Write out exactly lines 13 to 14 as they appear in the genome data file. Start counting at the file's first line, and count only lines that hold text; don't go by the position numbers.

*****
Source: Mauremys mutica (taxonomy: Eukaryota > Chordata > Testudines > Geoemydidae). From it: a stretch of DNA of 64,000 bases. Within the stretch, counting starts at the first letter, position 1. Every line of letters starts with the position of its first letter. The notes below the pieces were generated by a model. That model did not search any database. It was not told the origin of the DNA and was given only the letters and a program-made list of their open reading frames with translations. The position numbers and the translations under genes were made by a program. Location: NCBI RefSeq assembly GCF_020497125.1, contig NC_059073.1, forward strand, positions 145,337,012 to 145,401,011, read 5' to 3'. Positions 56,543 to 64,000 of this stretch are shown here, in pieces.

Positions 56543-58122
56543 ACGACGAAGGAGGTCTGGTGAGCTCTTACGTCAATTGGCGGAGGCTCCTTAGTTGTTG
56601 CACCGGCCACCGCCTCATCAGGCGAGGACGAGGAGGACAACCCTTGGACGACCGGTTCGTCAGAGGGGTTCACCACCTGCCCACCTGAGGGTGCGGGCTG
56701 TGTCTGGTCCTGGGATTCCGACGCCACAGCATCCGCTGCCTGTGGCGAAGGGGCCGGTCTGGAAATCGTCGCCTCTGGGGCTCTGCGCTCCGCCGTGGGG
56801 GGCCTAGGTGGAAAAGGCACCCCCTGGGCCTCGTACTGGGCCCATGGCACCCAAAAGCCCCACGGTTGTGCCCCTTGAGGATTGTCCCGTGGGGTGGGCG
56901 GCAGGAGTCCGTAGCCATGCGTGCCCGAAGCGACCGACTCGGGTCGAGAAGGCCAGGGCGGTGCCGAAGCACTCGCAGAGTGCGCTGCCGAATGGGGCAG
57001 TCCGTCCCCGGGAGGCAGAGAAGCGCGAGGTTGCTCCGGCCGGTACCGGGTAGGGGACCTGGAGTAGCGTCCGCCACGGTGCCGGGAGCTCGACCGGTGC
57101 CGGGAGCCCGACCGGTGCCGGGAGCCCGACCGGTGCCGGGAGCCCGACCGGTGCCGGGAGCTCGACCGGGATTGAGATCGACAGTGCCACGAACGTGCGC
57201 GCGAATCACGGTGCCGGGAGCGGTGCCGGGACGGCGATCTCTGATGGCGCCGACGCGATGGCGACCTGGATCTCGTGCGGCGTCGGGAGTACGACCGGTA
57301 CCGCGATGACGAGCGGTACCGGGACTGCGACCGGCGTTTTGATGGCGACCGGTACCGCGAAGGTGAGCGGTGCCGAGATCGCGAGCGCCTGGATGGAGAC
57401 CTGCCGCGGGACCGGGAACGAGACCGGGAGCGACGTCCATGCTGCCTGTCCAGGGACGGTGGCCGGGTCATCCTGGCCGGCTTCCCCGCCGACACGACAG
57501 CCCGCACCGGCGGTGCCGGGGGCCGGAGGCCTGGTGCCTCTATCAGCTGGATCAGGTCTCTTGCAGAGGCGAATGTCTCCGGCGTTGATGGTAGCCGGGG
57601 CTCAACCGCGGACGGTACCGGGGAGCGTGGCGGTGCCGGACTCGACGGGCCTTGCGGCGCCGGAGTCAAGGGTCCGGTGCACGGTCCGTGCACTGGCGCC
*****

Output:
57501 CCCGCACCGGCGGTGCCGGGGGCCGGAGGCCTGGTGCCTCTATCAGCTGGATCAGGTCTCTTGCAGAGGCGAATGTCTCCGGCGTTGATGGTAGCCGGGG
57601 CTCAACCGCGGACGGTACCGGGGAGCGTGGCGGTGCCGGACTCGACGGGCCTTGCGGCGCCGGAGTCAAGGGTCCGGTGCACGGTCCGTGCACTGGCGCC